In Christian love and fellowship I greet you all as you are assembled in Harare, Zimbabwe, and are engaged in the deliberations of the eighth assembly of the World Council of Churches.
I personally regret that I will not be able to be with you, for purely health reasons. The delegation of our Armenian Church will certainly participate actively in all the work of the assembly.
Having personally attended four assemblies -- in New Delhi, Uppsala, Nairobi and Vancouver -- I know how significant is the task of the assembly not only for the mandate and the ongoing work of the WCC, but indeed for the life of the member churches. This is not only a time of reviewing the work accomplished by the WCC since the Canberra assembly; rather, it is a golden opportunity to "read the signs of the times", seeing our present-day predicament in pan-Christian perspective and in the spirit of partnership and fellowship.
I am aware of the complex issues you are facing in this assembly. One must admit that in all assemblies held so far, there have been difficult moments and acute problems. My experience has shown that the fellowship, our staying together, struggling to resolve them together in spite of divergences, has always prevailed. It could not be otherwise because fellowship is God's gift to us that we have to cherish, to enrich, and to promote in His grace on our pilgrimage to visible unity. Problems have always arisen and have often disturbed the life of the church from the very beginning of the apostolic age. Yet the church has always overcome them when it has approached them with that strongest "weapon" of the Holy Spirit, in other words the fellowship, the sense of belonging to the same Lord, to the same gospel and to the same mission.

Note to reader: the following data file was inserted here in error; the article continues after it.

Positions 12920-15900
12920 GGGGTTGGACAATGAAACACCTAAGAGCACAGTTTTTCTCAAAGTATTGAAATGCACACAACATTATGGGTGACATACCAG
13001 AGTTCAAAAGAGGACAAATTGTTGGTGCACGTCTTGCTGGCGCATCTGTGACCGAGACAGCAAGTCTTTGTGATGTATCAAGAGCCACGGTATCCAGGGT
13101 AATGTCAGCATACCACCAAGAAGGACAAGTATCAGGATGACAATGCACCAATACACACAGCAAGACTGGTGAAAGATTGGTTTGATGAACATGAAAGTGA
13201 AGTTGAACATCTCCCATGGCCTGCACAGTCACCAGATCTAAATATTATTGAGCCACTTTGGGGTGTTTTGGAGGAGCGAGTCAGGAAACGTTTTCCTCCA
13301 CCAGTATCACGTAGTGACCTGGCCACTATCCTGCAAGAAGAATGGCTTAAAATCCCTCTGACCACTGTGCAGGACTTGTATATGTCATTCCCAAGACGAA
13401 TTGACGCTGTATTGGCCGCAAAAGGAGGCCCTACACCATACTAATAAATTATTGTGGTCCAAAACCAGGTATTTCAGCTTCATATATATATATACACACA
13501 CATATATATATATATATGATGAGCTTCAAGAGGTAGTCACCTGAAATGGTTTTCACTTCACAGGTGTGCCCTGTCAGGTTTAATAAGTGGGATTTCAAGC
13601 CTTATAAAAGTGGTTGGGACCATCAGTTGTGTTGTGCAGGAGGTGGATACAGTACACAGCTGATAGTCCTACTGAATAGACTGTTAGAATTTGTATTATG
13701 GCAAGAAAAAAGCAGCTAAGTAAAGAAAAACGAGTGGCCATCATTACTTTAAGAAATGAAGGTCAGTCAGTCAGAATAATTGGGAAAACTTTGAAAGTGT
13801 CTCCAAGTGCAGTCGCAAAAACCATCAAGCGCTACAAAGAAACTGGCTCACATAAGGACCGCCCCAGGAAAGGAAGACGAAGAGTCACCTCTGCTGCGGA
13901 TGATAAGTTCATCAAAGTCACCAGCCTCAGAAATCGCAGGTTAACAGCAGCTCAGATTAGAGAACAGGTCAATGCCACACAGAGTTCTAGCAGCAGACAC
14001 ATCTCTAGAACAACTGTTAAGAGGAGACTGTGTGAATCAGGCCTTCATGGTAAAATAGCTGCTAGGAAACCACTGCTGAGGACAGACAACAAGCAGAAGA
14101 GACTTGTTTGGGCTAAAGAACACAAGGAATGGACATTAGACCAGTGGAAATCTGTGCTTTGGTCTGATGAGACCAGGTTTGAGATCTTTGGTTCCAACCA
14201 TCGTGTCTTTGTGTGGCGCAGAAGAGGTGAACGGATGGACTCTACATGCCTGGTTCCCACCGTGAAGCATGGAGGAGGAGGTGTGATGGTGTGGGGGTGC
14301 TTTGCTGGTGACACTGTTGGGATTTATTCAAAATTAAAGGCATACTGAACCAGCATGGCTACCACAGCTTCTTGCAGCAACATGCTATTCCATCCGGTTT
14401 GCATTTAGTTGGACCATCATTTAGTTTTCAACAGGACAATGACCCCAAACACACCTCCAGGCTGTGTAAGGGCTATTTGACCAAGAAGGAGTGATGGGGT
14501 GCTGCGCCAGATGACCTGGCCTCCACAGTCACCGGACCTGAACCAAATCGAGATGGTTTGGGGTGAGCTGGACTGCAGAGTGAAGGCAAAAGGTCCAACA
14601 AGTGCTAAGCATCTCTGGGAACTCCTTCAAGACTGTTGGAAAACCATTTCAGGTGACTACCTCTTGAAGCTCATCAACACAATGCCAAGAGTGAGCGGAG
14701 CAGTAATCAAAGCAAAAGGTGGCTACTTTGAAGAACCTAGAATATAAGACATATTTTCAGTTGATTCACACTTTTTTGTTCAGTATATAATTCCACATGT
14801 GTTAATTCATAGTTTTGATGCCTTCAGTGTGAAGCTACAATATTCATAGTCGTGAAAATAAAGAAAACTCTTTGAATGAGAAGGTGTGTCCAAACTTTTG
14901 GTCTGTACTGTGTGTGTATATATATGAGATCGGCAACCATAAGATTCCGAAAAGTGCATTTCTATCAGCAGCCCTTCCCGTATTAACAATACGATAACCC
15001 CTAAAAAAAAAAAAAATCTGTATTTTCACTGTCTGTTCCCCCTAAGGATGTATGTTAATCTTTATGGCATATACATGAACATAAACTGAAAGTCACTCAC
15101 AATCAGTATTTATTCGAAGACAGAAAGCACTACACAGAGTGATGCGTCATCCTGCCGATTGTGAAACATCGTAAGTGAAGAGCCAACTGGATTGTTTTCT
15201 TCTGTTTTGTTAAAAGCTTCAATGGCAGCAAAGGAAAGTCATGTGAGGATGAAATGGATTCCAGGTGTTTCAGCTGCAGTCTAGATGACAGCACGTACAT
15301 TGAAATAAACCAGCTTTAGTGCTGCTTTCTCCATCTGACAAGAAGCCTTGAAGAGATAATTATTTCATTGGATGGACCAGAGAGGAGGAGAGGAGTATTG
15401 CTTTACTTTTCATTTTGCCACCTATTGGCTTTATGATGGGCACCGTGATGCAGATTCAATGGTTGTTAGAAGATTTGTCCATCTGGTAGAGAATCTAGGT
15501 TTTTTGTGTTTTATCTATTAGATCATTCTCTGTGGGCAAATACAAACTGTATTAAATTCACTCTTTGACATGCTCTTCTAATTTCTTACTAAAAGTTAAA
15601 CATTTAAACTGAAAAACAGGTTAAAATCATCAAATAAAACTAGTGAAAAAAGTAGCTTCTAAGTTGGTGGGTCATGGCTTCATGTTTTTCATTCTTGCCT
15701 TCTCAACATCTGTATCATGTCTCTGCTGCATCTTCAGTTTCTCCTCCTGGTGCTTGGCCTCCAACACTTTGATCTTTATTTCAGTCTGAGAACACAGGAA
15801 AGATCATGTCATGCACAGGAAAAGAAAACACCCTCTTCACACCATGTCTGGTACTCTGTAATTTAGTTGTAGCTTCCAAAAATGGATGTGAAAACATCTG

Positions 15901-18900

Our common ecumenical commitment through the World Council of Churches has already reached its 50th anniversary: half a century of such tremendous witness that, to my understanding, this 20th century, taken as a whole and in spite of some recent trends of re-emergence of confessionalism, can justly be described as "the ecumenical century". On this jubilee occasion we have humbly to recognize that impact-making events took place which enriched our common Christian history. Usually in WCC circles we have been self-critical; we have often been inclined to see the dark side. What about the positive areas?
As we prepare to close this second millennium, let us with this assembly take courage from Him to whom we turn to rejoice in peace. "Turning to God" means opening up to fellowship and walking hand in hand in this journey, our pilgrimage on earth, that will take us to the third millennium and to the ages of ages.
It is with this state of mind and heart that I, as the head of one member church of the WCC, wish you the very best in your noble and God-pleasing task.
With love and prayers,
Karekin I, Catholicos of All Armenians
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